Slice and Dice

Encounters in a Different Bookstore #2: Some Questions Asked

In the second round of chronicling other bookstore experiences, Stephanie Anderson of WORD (who will be participating in the Slice Conference mid-month) proposed we compare the questions we are asked by customers on any given day. Lists of queries below.


Encounters in a Different Bookstore #1: Some Questions Answered

Greetings! Rather than blather on about some customer issue at the bookstore where I work, I’d like to highlight Amanda Bullock, who is the Director of Public Programming at the Housing Works Bookstore Cafe. Since she’ll be participating in the Slice Conference mid-July (sign up! sign up!), I had a few questions. Eleven of them.

1) Why books? Why a bookstore?

I’m a nerd and I like hanging out with other nerds all the time. I worked in book publishing for five years, and left when I realized I wanted to interact more with other readers than I was able to on that side of this world. I’ve always loved bookstores and I still am thrilled that I get to spend most of my time in my favorite one.

2) What is the strangest question you’ve been asked by a customer?

I honestly can’t think of one! There have definitely been some LOL moments, but nothing really that bizarre. There’s always people who think you will be able to identify the book they are looking for by vague descriptions like “it’s green and I saw it in a magazine,” so that’s fun.

3) Do you have any pet peeves that came to light through your work at a bookstore?

People who think that the chairs that are blockaded behind tables and displays are available to them to put wherever they feel like. People who tell me “I’ll just buy it online.”

4) What do you respond when people ask why something is cheaper online?

Our books are pretty cheap, luckily, although we do get people who don’t seem to realize “nonprofit” doesn’t mean we’re not trying to fund raise for our mission of fighting homelessness and AIDS.

5) Is there a most satisfying part of your job (i.e. handing a book to a child who cries tears of joy)?

When people thank me at events. This warms even my cold heart, and it happens pretty frequently. People actually thank me for doing my job, and that’s pretty amazing that we can create something that people are thankful for.

6) Which book is at the top of your favorites list? Is this also your favorite book to recommend?

Moby-Dick. I don’t recommend it to everyone unless I think they can handle it. But I think every person in the world should read it.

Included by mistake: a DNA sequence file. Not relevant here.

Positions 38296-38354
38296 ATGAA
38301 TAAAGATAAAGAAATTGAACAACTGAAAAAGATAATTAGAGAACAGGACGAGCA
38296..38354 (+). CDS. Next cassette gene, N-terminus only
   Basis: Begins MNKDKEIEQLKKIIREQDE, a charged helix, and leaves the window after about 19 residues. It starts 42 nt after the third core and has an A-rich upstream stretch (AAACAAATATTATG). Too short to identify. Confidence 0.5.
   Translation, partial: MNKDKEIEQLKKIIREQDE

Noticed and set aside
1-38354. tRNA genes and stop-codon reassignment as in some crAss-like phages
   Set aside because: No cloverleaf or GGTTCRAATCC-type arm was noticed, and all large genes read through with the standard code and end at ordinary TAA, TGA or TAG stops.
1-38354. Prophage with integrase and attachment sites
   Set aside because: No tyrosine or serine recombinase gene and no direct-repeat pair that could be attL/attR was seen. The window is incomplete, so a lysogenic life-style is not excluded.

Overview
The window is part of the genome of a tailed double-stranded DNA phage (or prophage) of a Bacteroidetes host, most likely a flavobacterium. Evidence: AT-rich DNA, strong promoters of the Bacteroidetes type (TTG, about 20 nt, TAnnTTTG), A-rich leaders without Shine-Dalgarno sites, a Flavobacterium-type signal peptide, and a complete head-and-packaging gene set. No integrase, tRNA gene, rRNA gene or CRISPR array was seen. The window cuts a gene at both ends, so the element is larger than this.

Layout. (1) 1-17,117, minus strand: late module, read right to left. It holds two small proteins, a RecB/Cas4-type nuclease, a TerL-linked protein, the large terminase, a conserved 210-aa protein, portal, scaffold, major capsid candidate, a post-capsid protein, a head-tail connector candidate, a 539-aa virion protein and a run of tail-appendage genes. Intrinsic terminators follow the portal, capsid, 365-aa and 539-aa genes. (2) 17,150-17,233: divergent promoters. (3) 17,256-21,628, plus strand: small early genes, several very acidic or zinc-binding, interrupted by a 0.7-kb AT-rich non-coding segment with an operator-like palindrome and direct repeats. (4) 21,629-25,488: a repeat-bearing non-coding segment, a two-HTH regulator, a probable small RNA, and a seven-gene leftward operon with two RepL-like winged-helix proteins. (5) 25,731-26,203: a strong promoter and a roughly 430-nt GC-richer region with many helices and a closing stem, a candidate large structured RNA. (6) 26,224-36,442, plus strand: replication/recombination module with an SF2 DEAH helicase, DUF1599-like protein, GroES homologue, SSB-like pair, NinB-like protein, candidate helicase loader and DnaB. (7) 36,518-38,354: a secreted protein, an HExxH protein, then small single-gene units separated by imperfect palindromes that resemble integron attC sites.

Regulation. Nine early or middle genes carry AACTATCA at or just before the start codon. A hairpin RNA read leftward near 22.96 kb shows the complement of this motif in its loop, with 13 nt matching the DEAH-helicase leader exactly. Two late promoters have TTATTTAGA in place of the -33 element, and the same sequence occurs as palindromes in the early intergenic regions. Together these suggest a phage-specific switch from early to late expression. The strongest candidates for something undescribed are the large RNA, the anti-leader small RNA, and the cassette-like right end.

7) Is there a title that makes you shudder every time someone asks for it? Care to share it?

There are lots, but at least people are still reading and buying books from us. I know that’s a very PR response, but yup.

8) Do you contact authors for events, or do they contact you? How do events work?

Usually people are contacting me and then we work on and expand their idea together. We don’t typically do straight-up, single-author, reading and Q&A type stuff. We really strive to maximize the amount and kind of space we have, and make events multi-genre when possible and create things that feel like they could only happen at Housing Works. And, honestly, a lot of my job is saying no to people for whatever reason.

9) How do you feel about eBooks?

No thanks. I stare at a screen all day long, it’s nice to stare at something else sometimes. Although I do have an iPad now and will probably subscribe to Emily Books, because I love that project.

10) What did you have for lunch today?

Margherita Mac from Macbar down the street; it’s raining out, I needed some comfort.

11) What question would you love to answer that no one has ever asked? (And what is the answer?)

My superpower is that I don’t get brain freeze; I’m impervious to it.

Liz Mathews composes ads for many things science fiction and fantasy. Her writing can be found in magazines, catalogs, newspapers, brochures, and books; and on bookmarks, postcards, cable television commercials, and even doorhangers all across the United States and in some parts of Canada. She lives in Brooklyn but considers the cornfields of Iowa home.